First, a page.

Daily services at Holy Trinity offer all an opportunity to gather and worship in God’s presence.
The Cathedral opens its precinct daily and welcomes all those who wish to visit to enjoy its varied and inspiring architecture and remarkable works of art including stained glass windows, glass font, fountain, outdoor cross, furniture, votive candle holder, and labyrinth – all by notable New Zealand artists.
The Cathedral is also a performing arts venue within the city of Auckland, and is used regularly by a wide range of performing artists, of all genres.
Aerial shot of the Cathedral precinct
cathedral artist in residence
We are delighted to welcome Karen Sewell (top left image) to the Cathedral as our very first Artist in Residence. Karen created art installations in the Cathedral in 2018 and in 2020 for Artweek Auckland and is an artist of Christian faith.
The Cathedral has had a long association with the arts historically commissioning artworks as it was built and in recent times establishing the John Wilson Gallery, hosting art installations, and participating in Artweek Auckland. The artist in residence will compliment these initiatives, extend our involvement in the arts, and provide benefits for the Cathedral community and the artist.
A visual artist graduating with a Master of Fine Arts (with Honours) in 2016 from Whitecliffe College of Arts and Design, Karen is interested in the intersection of art and spiritual experience. She aspires to create artworks that activate spaces for viewer/participants to be able to experience liminal moments of awareness of the unknown, an awakening to wonder, or numinous experiences. Karen works across media including sculpture, installation, painting, drawing and photography, specialising in installation practice.
Karen is enjoying having a space to be and create, and to contributing to the life of the Cathedral.
You can learn more about Karen at: www.karensewell.net
How to get to Holy Trinity Cathedral
Holy Trinity Cathedral is located at 446 Parnell Road, Parnell, Auckland.
The green Inner Link bus service stops on Parnell Road outside Holy Trinity Cathedral on both clock-wise (bus stop number 7194) and anticlockwise routes (bus stop number 7193).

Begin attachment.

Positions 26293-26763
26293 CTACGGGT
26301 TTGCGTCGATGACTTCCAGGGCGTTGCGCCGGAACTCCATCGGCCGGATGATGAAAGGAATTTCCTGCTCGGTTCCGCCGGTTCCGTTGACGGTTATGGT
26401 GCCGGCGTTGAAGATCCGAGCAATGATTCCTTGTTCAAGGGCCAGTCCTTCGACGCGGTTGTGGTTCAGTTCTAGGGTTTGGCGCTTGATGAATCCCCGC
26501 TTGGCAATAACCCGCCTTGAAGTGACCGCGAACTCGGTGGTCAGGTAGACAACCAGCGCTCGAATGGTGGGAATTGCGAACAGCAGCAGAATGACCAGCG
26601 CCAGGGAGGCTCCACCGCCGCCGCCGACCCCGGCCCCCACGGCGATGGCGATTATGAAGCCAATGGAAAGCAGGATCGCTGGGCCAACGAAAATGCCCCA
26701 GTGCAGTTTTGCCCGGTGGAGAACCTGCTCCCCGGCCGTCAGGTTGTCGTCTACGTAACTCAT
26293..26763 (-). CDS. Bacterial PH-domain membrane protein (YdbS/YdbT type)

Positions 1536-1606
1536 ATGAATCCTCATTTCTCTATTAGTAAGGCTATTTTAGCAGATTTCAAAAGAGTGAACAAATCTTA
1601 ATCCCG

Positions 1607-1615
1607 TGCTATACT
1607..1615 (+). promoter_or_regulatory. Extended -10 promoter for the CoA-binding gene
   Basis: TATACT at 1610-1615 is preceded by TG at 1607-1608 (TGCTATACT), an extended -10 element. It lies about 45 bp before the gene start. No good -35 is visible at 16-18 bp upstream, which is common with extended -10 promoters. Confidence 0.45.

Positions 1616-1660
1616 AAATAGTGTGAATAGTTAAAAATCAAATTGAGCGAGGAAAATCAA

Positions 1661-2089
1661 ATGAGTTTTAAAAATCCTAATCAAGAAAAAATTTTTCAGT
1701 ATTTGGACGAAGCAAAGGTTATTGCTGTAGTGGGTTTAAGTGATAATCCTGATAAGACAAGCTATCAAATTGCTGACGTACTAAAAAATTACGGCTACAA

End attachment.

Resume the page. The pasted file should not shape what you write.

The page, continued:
The orange Outer Link bus service stops on Parnell Road outside Holy Trinity Cathedral on both clock-wise (bus stop number 7194) and anticlockwise routes (bus stop number 7193).
The 703 bus service from Britomart to Portland Road stops at 17 Brighton Road (bus stop 7658). From this stop, it is a short walk to the Cathedral at the top road.
The 703 bus service from Portland Road to Britomart stops at 16 St Stephen’s Ave (bus stop 7665) - from here cross the road to the Cathedral opposite.
The Hop-on Hop-off Tours also stop at Holy Trinity Cathedral. For more information, visit their website here.
Southern and Western Line trains stop at the Parnell railway station on Cheshire Street. From the station, take a short walk to Parnell Rise, and then up the hill to the Cathedral.
Holy Trinity Cathedral has car parking available to those attending services and events. Access to the carpark is from Brighton Road, and from Parnell Road. There is no charge to those attending Sunday services. However, car parking charges apply to those using this carpark for weddings, funerals, and all other events. Pay and display meters are located on the right as you enter the Brighton Road entrance, and just past the end of St Mary’s-in-Holy Trinity Cathedral from the Parnell Road entrance.
The Cathedral car park has 150 spaces and is accessible from either Parnell Road, behind St Mary's-in-Holy Trinity, or from Brighton Road. There are parking meters located at either end of the car park. Parking rates are $6 for 4 hours, or $10 for all day. Payments can be paid by paywave-enabled cards at the machines. Parking hours are Monday - Sunday, 6am - midnight.
Disabled parking is situated in the small carpark located directly in front of the Cathedral on Parnell Road, and also in the main carpark accessed from Parnell Road entrance.
There are several P60 parking places on Parnell Road in front of St Mary’s, with more parking sometimes available in adjacent streets - Cathedral Place, Birdwood Crescent, St Stephen’s Avenue and Brighton Road.
Men's and women's toilets are located on the right-hand side of the Cathedral crossing/stage area before the Chancel. Access to the disabled facilities can be achieved using the ramp along the right-hand side of the Nave and the disabled toilet can be found in the porch of the Patteson Entrance, just past the men's and women's toilets.
Additional men's and women's toilets (with baby-changing facilities) can be found downstairs along the John Wilson Gallery, accessible from the Visitors' Centre. There is an additional disabled toilet (with baby-changing facilities) next to he kitchen area in the Visitors' Centre.
selwyn's vision project
In 1843, Bishop Selwyn purchased the land in Parnell, Auckland, upon which Holy Trinity Cathedral sits. His vision was to build a great cathedral that would become “a centre for educational, social, charitable and missionary work”.